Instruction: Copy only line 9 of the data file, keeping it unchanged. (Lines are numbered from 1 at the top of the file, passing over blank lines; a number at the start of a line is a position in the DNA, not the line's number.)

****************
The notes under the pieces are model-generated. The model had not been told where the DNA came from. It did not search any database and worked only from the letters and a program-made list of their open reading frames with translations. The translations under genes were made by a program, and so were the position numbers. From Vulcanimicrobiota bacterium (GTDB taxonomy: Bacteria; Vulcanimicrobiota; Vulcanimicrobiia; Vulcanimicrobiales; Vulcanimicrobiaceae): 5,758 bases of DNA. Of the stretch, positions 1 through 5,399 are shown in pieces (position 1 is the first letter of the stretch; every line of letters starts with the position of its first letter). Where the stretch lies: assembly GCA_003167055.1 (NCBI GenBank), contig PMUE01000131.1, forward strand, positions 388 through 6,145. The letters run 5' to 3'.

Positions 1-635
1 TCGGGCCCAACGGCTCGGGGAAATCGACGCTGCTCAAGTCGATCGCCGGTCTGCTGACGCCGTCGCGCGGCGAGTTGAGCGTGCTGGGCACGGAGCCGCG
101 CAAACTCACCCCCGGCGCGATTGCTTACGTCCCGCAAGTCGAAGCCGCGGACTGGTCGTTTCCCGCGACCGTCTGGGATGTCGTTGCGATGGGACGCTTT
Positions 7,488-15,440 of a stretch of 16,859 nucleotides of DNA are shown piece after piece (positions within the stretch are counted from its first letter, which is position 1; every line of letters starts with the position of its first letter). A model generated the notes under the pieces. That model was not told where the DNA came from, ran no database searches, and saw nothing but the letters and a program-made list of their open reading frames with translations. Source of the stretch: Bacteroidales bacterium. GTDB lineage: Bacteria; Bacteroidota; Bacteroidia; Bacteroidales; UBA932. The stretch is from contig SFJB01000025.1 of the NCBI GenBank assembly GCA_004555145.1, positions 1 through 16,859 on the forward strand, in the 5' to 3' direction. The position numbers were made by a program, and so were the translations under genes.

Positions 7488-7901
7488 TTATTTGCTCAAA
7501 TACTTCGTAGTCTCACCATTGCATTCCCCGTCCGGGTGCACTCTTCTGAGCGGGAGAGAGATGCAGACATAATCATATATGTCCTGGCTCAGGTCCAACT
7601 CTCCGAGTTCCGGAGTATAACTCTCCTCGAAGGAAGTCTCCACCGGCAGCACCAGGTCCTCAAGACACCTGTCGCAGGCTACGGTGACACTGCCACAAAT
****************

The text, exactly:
7601 CTCCGAGTTCCGGAGTATAACTCTCCTCGAAGGAAGTCTCCACCGGCAGCACCAGGTCCTCAAGACACCTGTCGCAGGCTACGGTGACACTGCCACAAAT